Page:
YouTube music chief leaving for undisclosed startup

Chris LaRosa, the product manager in charge of Google's music platform on YouTube, is the second person to leave that post in the past year.

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YouTube

YouTube's hope of starting a full-fledged music-subscription service to take on the likes of Pandora and Spotify has suffered another setback.

YouTube's head of music, Chris LaRosa, will leave the Google-owned video site on Friday to join an undisclosed startup, the Wall Street Journal reported Tuesday, citing confirmation from YouTube. LaRosa is the second person to leave YouTube as head of music in less than a year. Last fall, his predecessor, Nikhil Chandhok, also left.

The road to a paid music-subscription service at YouTube has been bumpy and slow. The company was reportedly set to launch a service called Music Pass last year. First, reports suggested that the service would launch last summer but was pushed back to the fall. In the fall, it reportedly was pushed to 2014.

So far this year, there's been no hint of an impending launch. And given LaRosa's departure, it might be delayed even further.

YouTube has long been a destination for music lovers. Many of the site's top videos are music videos and Google has kept music video service Vevo on a tight leash to ensure people keep coming back to watch its content on the service. Launching a paid subscription service, however, is the next step for YouTube's music efforts and that has yet to come to fruition.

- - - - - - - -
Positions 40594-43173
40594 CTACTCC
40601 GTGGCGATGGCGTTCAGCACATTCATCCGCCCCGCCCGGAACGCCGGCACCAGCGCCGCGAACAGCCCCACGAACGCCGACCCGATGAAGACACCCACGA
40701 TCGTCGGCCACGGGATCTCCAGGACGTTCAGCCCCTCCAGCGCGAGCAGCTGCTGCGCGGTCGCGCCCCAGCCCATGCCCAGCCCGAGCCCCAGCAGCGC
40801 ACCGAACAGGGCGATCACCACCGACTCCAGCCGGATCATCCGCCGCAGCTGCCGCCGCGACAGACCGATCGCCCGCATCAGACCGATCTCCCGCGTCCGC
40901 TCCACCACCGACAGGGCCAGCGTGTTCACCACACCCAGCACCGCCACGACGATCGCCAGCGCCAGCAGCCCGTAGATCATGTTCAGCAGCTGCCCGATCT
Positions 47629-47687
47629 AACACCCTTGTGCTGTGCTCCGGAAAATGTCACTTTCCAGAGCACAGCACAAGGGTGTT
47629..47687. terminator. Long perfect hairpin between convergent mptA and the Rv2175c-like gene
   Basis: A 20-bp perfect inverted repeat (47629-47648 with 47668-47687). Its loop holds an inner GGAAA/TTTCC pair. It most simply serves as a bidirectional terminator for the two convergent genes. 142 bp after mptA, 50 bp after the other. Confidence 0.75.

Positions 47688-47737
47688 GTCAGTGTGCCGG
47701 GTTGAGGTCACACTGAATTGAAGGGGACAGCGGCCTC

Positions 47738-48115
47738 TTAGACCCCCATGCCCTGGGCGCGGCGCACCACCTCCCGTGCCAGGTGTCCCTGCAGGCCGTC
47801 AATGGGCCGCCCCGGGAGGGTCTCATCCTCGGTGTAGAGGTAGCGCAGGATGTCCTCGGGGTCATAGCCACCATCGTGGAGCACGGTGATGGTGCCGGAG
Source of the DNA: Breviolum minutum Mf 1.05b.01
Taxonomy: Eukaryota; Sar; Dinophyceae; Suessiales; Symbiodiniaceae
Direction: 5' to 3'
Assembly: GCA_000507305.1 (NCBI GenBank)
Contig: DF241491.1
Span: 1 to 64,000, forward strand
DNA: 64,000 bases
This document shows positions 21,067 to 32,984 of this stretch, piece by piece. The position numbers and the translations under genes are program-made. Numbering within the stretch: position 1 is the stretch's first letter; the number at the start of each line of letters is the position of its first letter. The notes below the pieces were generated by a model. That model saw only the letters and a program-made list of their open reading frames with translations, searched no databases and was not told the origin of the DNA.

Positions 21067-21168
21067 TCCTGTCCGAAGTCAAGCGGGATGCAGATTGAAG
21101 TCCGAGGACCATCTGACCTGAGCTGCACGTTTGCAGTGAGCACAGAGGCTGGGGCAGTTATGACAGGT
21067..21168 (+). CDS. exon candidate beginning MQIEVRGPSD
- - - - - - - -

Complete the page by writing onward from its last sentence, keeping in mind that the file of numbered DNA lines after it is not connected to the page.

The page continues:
If and when a music service launches, Google is expected to price it at around $10 per month. The service would also offer a free version that would be ad supported. Both versions will be compatible with existing Google products, including Google Glass, reports say.

CNET has contacted YouTube for comment. We will update this story when we have more information.

About the author

Don Reisinger is a technology columnist who has covered everything from HDTVs to computers to Flowbee Haircut Systems. Besides his work with CNET, Don's work has been featured in a variety of other publications including PC World and a host of Ziff-Davis publications.

 

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